Mid-century modern houses are a historic home style that still gets a lot of well-deserved attention. This unique type of American architecture reflects a philosophy that continues to attract followers today, more than half a century after the height of the movement.

If you've purchased one of these stunning signature homes, though, you're likely facing a fair bit of renovation to make it both a house and a home. So, where should you spend your remodeling money? Here are 4 top places to update.


The mid-century modern design appreciated nature. One key goal was to promote the harmony of human living spaces and natural spaces around them. For this reason, you'll often find a lot of large, paneless windows, glass sliding doors, courtyards, and skylights.

However, glass isn't the best insulator, and these houses can be inefficient and drafty. But, without the glass features, the home could lose much of its character and feel. A compromise can be found by replacing older windows with energy efficient, double paned modern options.

Look for a window service with experience remodeling historic homes so that you can find replacement glass adn styles that keep the integrity of the architecture. Then, have all the glass assessed to ensure that there are no leaks, drafts, or safety issues.

Open Floor Plans

The wide open floor plan of the mid-century home has its pros and cons. On the one hand, it makes smaller homes appear larger and more airy. It also encourages human interaction -- a stated goal of this movement. On the other hand, though, it can be hard to raise a family in a communal setting. It may also be expensive to properly heat or cool one large open space.

If you need to add privacy or create more rooms in an open floor plan, look for ways to keep the home's layout in public and entertainment spaces. An open living room, dining room, and kitchen, for example, will still give guests the feeling of depth even if you add some walls to the private spaces to create an additional bedroom.

Electrical and Plumbing

Houses actually built during the mid-centery period are aging by now. That means that you're looking at the possibility of antiquated electrical, heating, cooling, and plumbing systems hidden within the walls. Before you plan any cosmetic changes to the home, have it thoroughly inspected to see what needs updated.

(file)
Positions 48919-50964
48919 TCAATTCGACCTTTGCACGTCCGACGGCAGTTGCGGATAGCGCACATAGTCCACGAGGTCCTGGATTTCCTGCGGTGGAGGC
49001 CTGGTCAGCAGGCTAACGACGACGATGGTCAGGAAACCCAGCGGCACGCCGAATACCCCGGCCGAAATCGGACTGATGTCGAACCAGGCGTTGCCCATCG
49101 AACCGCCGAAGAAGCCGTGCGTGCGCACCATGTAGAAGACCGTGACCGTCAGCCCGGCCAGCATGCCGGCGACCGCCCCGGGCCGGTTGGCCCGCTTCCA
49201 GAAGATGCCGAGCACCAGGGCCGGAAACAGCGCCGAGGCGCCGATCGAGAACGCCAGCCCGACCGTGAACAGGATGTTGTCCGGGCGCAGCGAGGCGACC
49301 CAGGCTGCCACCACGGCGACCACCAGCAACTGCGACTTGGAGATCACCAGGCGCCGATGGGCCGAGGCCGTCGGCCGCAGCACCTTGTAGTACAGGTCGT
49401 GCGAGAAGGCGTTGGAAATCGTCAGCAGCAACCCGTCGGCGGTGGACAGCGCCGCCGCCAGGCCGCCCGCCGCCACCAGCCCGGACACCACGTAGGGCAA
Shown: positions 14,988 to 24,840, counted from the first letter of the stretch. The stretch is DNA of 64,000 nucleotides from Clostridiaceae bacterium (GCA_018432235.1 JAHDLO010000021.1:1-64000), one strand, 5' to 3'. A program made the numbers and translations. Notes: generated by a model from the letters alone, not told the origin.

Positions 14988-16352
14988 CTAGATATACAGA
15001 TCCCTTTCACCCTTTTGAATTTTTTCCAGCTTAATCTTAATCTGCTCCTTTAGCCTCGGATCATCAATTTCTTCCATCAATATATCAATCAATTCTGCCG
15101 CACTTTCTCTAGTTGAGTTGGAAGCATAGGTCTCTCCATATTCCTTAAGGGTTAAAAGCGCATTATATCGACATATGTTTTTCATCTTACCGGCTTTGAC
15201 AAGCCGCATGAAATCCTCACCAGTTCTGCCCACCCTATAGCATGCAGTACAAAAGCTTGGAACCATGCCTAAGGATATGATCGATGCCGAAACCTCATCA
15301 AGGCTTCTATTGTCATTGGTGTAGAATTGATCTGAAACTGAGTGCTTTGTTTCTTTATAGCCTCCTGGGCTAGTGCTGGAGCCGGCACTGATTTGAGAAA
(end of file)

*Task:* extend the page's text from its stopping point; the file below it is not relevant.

Along with updating of old wiring or pipe systems, you may need to upgrade technology that was state-of-the-art in the 50s but can be made much more efficient or effective in modern times. Doing so carefully will not only preserve the home's comfort but also its value.

Realistic Architecture

Many original modern homes were built in regions with few serious weather concerns (such as Southern California). But, as the trend moved into more remote areas, the house architecture may not have been ideal for the climate. In addition, builders often valued form over function, which may mean you have to bow to reality when remodeling portions of the home.

If you have a home in an area with lots of snow, for example, a nearly flat roof can be a serious problem and may be improved by changing the angle. In addition, open courtyards aren't very functional in a cold climate, so you may want to enclose them so that you can use the space year-round.

The key to remodeling this historic home is to focus your money on renovation aspects that protect the look and feel of the mid-century modern home while bringing it into the 21st century. The result will be a place to honor the past and a place to build your future. For more information, contact companies like Affordable Home Remodeling.